After the countless open houses, deals and negotiations; you have finally found the perfect home. A home where you can envision how you will make this space your own with the perfect Family Room, state-of-the-art chef’s Kitchen and blissful Master Bath. This is all just a simple plan away; or so you think. The key to your renovation is to stay engaged. Be prepared and have back-up plans but also take a step back and have faith and trust the professionals you’ve hired.
The renovation process in NYC is just that; a process. When contemplating a renovation, the first thing you should do is building management to retrieve an Alteration Agreement. This agreement will inform you of any/all rules pertaining to alterations within the building, such as:
1.) Renovation seasons – some buildings only permit construction when the building is more empty; typically during the summer months (July 1-Sept. 1) on a first-come-first-serve basis. The sooner you hire an architect and submit your plans to the board for approval, the better your chances are of moving ahead with your project this season.
2.) Black-out periods – be mindful of what holidays prohibit work in your building. Account for these days in your schedule as building’s typically have a deadline for completion with a daily fine for every day you are past the substantial date of completion.
3.) Wet-over-Dry restrictions – if you have plans of relocating your bathroom or kitchen, many buildings prohibit the relocation of such wet rooms above your downstairs neighbor’s living room or bedroom.
4.) Working permits – most apartment renovations in NYC require a work permit. The exception to this rule are ordinary repairs which include cosmetic upgrades (replacing plumbing fixtures or kitchen cabinets in the same locations). Once you intend on demolishing a wall, building a new wall or simply moving your kitchen sink to a different location, you will need a permit. And, if you need a permit, you’ll now need a licensed architect.
The most common way to go about this is by the traditional word-of-mouth. Follow the recommendations of colleagues, friends and family. Once you have hired your architect, hiring your contractor is next. Of course, any recommendation is invaluable; however, architects typically have a list of contractors they like working with. Most buildings will also have a published list of approved contractors those of which who have done frequent work in the building and are familiar with the alteration rules.
In process of hiring your contractor; you may have several contractors who are in possession of your plans in efforts to competitively price out your project. It is very important to have a complete set of architectural drawings and specifications for every aspect of the project before negotiating a contract. Eliminate the possibility of allowances. Allowances in a contract can leave the client susceptible to unpredictable change orders. In most cases, the terms of the final agreement will be set out in a standard A.I.A. (American Institute of Architects) and your contractor will bill periodically based on the percentage of the of the job completed. Contractors will also submit a construction schedule and conduct weekly site visits to ensure the project progresses according to the schedule.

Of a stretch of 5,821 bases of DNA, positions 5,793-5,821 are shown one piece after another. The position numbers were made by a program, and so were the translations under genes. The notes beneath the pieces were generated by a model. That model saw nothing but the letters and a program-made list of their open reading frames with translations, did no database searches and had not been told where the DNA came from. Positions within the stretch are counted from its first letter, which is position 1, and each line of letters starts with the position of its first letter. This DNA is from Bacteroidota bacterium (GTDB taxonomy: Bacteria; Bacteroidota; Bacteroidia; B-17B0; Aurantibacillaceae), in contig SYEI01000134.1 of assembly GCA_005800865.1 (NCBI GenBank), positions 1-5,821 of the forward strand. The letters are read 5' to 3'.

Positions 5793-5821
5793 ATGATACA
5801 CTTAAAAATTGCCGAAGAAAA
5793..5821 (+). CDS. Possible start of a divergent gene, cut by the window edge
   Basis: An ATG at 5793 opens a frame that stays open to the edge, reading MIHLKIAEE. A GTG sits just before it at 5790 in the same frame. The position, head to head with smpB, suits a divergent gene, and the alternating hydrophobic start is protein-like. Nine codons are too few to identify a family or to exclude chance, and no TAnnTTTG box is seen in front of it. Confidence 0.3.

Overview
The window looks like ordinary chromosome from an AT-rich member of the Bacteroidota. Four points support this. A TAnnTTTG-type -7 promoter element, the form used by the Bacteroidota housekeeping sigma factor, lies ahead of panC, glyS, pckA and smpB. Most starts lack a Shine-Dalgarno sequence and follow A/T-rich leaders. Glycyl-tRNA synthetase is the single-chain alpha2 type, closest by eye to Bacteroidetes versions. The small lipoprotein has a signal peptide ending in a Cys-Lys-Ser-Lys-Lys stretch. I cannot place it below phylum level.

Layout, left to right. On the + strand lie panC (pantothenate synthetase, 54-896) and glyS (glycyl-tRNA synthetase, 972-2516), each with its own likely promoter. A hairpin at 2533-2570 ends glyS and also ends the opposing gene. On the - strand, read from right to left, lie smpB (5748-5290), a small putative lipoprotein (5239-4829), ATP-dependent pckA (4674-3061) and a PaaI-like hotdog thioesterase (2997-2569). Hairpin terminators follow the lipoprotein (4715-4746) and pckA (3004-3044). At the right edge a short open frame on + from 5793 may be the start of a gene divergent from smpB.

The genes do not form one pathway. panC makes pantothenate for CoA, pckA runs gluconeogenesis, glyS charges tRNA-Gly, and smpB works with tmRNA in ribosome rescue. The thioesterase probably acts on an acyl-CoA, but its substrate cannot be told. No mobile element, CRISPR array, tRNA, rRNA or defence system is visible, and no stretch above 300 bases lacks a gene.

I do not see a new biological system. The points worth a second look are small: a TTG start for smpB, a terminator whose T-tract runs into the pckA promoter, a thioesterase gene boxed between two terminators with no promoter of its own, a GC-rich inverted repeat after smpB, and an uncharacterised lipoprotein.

Before starting work, you will need secured approval from the co-op/condo board. Providing plans, insurance certificates, licenses etc. must be submitted to the managing agent. Your plans will then be reviewed by another architect retained by the building to ensure they comply with building rules and building code requirements.
Once you have approval from the board, your architect can file and application with the Department of Buildings for a work permit. For most interior renovations, your permit can be obtained within 24 hours.
Upon completion of major work, minor fixes such as paint touch-ups are typically required. Nearing completion, a punch-list meeting will be held to point out any items needed finishing by the contractor. Working under permits also require electrical and plumbing inspections before requesting a Certificate of Occupancy (Letter of Completion) from the Department of Buildings. Once you have that document in hand, there’s just one thing left to do: plan the unveiling party.